3. Un-split your consciousness. Part of you wants to do this thing, whatever it is. Part of you fears it, hates it, doesn’t see the point of continuing to make the effort. Perhaps another part of you insists there are other ways to go about it that you haven’t tried yet. Get your selves together in a kind of committee and thrash out all the details and options. Just don’t invite your doom-saying perfectionist self.
  4. Line up some parameters. Freedom is liberating, but sometimes we need some sort of deadline or specific goal to give ourselves a push. Find a way to structure your time that feels like a real deadline, even when you’re the one and only boss of you.
  5. Decide if it’s worth doing. Bottom line, is this what you want to do? Are your expectations at least a little bit realistic? Improving your skills is realistic, writing a bestseller may not be if you’re new at writing. Will doing this thing allow you to have some balance in your life, and, if not, does that matter to you? How much do you want to do it?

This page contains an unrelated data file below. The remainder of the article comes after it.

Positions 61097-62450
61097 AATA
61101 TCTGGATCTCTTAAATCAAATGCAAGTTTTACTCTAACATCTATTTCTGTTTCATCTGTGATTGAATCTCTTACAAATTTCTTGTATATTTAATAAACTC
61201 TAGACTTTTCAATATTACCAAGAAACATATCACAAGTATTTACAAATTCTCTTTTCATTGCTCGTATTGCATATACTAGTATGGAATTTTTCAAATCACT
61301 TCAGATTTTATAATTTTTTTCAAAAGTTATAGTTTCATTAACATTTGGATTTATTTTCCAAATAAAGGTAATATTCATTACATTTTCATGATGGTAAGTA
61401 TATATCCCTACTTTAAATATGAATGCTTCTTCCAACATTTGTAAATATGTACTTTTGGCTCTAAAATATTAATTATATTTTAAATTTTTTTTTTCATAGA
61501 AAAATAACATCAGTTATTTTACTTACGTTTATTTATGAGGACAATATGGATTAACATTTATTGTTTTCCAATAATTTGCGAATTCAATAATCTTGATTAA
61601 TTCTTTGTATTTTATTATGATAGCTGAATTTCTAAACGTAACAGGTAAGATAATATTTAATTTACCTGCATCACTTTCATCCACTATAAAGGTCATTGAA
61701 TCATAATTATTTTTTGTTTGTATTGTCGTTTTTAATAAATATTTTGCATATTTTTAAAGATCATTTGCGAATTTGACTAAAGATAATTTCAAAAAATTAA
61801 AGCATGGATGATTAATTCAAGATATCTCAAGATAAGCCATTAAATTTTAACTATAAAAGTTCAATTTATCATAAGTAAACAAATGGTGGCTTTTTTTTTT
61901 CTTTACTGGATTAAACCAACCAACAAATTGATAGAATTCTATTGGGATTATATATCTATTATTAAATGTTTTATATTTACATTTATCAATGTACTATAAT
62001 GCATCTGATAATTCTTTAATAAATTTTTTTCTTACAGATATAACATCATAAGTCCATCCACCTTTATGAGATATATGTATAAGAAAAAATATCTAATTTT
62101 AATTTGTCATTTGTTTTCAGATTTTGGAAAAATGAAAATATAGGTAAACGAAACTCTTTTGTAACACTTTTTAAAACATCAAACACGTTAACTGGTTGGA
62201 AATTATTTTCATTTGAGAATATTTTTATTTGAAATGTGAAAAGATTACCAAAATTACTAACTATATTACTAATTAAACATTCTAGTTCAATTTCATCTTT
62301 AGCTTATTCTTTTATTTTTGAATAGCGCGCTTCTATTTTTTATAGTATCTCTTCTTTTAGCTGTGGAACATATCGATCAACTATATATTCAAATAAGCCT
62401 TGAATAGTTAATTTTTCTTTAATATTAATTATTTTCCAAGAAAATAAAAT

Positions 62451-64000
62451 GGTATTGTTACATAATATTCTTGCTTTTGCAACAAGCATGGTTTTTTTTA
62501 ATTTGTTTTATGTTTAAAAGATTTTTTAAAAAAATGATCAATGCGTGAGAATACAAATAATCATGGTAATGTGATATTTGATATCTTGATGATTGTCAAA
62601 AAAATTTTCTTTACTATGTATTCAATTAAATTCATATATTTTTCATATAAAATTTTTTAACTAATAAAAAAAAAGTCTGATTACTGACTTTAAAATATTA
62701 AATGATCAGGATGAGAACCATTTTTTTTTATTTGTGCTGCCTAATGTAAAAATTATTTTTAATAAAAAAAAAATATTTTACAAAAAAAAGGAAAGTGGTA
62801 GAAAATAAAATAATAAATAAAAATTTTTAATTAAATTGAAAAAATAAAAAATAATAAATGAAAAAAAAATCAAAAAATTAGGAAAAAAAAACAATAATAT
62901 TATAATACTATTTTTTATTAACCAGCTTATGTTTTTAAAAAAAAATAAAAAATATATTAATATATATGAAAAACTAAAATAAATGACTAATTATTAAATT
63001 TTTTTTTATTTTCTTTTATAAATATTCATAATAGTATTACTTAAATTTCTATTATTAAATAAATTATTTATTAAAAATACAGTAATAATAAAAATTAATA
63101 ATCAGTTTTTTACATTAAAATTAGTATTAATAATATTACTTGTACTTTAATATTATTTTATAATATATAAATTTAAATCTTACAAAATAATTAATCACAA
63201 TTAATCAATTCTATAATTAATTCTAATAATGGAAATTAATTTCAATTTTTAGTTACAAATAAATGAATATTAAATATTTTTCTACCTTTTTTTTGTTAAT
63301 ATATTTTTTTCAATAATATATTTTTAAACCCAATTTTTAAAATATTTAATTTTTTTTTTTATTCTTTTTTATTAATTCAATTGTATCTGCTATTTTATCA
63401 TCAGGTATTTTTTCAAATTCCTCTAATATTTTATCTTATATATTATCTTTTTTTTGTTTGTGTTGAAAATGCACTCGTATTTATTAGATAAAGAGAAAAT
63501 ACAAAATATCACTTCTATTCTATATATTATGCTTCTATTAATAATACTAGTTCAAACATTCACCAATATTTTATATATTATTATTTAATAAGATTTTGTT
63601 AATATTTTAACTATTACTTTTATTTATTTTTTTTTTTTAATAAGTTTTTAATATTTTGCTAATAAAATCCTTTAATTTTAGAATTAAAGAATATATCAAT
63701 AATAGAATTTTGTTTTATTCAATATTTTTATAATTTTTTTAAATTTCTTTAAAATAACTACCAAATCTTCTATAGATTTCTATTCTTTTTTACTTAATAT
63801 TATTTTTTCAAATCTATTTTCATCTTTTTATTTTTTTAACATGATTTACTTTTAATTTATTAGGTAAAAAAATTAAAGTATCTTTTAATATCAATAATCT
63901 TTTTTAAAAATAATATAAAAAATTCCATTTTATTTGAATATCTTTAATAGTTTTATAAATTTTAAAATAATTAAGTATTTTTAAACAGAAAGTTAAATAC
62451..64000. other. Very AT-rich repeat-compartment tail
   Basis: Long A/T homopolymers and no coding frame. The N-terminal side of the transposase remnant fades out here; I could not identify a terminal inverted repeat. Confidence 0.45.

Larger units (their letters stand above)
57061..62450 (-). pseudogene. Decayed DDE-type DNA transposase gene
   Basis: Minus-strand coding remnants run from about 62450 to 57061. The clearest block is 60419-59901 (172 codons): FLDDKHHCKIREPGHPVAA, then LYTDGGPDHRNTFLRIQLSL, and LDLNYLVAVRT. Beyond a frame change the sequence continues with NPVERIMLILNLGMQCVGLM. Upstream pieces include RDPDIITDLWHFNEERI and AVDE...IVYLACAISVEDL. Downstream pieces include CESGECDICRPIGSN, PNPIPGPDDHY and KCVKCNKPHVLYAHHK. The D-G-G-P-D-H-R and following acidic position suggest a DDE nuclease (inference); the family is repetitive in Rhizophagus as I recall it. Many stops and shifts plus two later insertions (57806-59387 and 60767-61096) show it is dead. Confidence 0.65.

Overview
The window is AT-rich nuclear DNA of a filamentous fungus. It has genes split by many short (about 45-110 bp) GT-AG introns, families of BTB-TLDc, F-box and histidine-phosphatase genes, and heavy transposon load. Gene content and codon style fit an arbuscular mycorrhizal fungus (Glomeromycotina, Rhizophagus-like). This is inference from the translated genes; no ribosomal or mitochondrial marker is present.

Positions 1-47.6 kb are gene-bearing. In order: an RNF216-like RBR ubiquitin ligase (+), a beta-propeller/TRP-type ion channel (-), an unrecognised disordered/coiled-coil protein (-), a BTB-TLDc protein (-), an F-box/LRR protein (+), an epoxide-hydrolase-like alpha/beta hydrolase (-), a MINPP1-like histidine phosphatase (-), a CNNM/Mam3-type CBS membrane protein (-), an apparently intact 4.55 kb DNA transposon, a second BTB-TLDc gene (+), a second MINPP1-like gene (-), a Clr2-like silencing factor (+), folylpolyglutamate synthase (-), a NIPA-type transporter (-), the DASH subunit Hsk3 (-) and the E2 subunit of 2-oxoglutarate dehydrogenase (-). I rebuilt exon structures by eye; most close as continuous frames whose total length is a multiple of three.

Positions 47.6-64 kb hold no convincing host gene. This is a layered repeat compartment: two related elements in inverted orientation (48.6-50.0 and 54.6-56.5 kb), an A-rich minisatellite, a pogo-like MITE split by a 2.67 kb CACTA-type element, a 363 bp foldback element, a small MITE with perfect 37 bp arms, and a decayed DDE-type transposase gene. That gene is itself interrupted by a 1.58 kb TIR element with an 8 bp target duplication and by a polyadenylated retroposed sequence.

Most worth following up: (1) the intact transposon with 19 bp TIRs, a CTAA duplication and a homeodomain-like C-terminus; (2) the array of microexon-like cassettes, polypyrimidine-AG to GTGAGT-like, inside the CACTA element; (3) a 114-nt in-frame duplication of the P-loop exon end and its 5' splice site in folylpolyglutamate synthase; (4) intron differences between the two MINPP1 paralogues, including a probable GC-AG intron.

6. Find the flow of it. Analyze what parts of this project or set of tasks are the most engaging for you. If your goals are challenging but not so impossible that they make you uncomfortably anxious, that can be entry into flow. If, when you do this thing, you feel lost in a kind of zone that makes time disappear, you will have found your flow.

Copyright (c) 2014 by Susan K. Perry, author of Kylie’s Heel

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9 Insights into the (Misnamed) Pro-Life Movement

Whthoughtful womany, after all these years, are we still talking, reading, and writing about why abortion should (or shouldn’t) be legal? In the United States, at least, so long as a woman’s right to control her own body is under threat, we must continue to have this discussion and tell our stories.